Journal Article

Economic Research on the Global Allocation of Scarce Water Resources Needs Better Data


  • Dantas
  • I.
  • Delzeit
  • R.
  • Klepper
  • G.
Publication Date

Water sustainability is central to modern political and academic debates. Despite increasing efforts to promote regional and global integrated water management, climate change, population, and economic growth, and increasing consumption of water-intensive goods project higher water deficiency. Robust economic analyses rely on information about water supply and consumption across different production sectors, type of procurement source (public or private water supply), and water prices. Nevertheless, developing current and future economic water assessments and indicators is impeded by the absence of data. Despite the lack of official national statistics on water withdrawal and consumption, a small number of international and global databases have been constructed and attempt to combine available national water information into databases. Water databases do not commonly define and/or distinguish terms such as water use, water consumption, water supply, or water abstraction, and the associated aspects of water scarcity and sustainability. They comprise variable data quality, provided by numerous sources, and estimated values. This paper evaluates the current state of knowledge of national statistics, international and global water databases. We describe the data collection methods, identify basic concepts and definitions of water terms, followed by the criteria of consistent water databases. We inform about data availability across regions, and present the data content and definitions of national, international, and global water databases. The results show inconsistencies of data content and definitions, suggesting no evidence of data harmonization among databases. Therefore, our study cautions researchers to be careful when manipulating and comparing the available water data, especially when deriving policy recommendations or economic conclusions. In the long run, the headway of water research and political assessments depend on political enforcements to refine the meaningfulness of water data and support water collection, reporting, and monitoring. Alternatively, in the short- and medium-run, water data challenges can be addressed by joint research efforts for water data harmonization.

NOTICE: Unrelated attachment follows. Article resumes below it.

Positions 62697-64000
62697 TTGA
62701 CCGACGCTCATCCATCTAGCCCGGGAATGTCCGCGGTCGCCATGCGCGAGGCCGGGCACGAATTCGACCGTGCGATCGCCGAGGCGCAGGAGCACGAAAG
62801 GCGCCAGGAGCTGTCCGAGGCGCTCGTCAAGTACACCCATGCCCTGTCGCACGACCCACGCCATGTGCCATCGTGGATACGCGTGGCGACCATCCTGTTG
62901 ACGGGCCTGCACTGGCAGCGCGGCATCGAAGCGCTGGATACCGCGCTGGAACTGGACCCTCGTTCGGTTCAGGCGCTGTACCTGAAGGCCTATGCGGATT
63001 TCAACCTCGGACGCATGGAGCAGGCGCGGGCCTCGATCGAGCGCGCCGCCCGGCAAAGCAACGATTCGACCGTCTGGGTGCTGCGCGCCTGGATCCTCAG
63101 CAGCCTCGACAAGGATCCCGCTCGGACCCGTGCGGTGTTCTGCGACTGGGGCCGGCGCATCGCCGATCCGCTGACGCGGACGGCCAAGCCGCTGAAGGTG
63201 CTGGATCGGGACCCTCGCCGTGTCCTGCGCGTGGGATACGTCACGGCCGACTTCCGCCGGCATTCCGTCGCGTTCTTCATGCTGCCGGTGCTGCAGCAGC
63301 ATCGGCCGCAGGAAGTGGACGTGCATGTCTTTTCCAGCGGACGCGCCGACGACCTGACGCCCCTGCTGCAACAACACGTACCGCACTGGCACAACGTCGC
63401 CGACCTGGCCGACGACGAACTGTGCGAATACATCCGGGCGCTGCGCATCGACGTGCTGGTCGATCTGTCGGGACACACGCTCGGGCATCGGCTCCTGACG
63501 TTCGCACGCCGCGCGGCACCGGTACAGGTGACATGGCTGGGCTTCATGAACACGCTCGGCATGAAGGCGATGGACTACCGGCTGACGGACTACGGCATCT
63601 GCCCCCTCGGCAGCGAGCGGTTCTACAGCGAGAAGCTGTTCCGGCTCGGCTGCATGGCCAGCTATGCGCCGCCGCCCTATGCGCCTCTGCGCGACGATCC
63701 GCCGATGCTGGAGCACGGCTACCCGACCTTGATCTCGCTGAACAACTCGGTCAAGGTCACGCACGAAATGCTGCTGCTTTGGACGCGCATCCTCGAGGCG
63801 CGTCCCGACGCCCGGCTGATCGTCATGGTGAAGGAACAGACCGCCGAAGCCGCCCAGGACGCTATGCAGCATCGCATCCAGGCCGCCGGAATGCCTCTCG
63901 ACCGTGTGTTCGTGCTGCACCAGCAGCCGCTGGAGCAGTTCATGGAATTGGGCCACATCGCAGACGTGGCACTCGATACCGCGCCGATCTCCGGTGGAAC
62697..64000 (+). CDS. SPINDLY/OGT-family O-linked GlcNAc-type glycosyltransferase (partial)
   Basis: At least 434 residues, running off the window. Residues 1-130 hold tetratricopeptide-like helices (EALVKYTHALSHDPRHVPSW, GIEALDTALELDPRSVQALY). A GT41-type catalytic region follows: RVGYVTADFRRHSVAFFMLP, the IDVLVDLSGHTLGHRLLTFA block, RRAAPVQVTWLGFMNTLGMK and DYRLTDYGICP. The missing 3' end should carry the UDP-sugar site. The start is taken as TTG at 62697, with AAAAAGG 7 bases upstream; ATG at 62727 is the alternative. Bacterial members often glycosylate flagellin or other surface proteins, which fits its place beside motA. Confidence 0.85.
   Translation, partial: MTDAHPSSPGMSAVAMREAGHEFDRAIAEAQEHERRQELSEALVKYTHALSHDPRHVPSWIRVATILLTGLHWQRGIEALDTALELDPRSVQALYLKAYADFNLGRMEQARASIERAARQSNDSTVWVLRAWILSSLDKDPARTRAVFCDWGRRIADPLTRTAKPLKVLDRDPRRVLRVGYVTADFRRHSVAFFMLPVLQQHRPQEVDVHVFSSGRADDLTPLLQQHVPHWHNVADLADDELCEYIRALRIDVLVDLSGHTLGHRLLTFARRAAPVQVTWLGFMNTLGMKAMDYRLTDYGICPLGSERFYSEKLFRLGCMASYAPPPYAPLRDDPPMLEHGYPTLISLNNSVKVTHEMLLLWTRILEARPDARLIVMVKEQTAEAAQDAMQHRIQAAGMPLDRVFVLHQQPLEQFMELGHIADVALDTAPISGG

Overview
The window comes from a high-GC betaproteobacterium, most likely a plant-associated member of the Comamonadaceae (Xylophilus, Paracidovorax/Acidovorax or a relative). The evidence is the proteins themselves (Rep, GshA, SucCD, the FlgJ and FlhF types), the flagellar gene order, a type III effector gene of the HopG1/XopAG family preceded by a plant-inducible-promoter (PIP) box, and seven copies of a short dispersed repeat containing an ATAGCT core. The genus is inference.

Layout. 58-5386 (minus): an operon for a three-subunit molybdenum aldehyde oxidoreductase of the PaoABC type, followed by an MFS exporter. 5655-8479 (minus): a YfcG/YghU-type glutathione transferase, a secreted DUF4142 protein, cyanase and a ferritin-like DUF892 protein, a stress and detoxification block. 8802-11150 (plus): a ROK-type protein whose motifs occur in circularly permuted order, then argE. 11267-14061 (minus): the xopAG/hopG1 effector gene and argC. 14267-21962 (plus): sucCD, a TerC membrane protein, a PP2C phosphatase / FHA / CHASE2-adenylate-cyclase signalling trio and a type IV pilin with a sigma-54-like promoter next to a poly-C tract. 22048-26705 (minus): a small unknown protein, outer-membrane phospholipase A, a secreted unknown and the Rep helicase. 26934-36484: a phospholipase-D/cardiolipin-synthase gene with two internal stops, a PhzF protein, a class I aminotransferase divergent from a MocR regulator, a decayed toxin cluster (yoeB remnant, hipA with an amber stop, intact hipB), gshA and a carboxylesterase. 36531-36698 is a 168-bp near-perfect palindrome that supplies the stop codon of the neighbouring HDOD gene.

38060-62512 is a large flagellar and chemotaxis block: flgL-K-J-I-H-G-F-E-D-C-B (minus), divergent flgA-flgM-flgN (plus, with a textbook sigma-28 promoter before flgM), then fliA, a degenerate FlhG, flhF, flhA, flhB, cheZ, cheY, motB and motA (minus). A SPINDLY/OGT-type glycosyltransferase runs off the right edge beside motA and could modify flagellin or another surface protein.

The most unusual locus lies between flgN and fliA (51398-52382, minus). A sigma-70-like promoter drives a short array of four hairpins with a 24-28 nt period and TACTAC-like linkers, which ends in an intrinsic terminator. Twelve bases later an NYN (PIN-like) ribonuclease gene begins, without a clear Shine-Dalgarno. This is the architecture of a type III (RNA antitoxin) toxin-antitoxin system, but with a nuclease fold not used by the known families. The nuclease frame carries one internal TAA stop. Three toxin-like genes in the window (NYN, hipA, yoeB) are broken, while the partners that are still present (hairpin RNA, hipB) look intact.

Key Words

  • Wasserdaten
  • Water data
  • water economics
  • Water Policy
  • Water Scarcity
  • water sustainability
  • water use
  • water withdrawal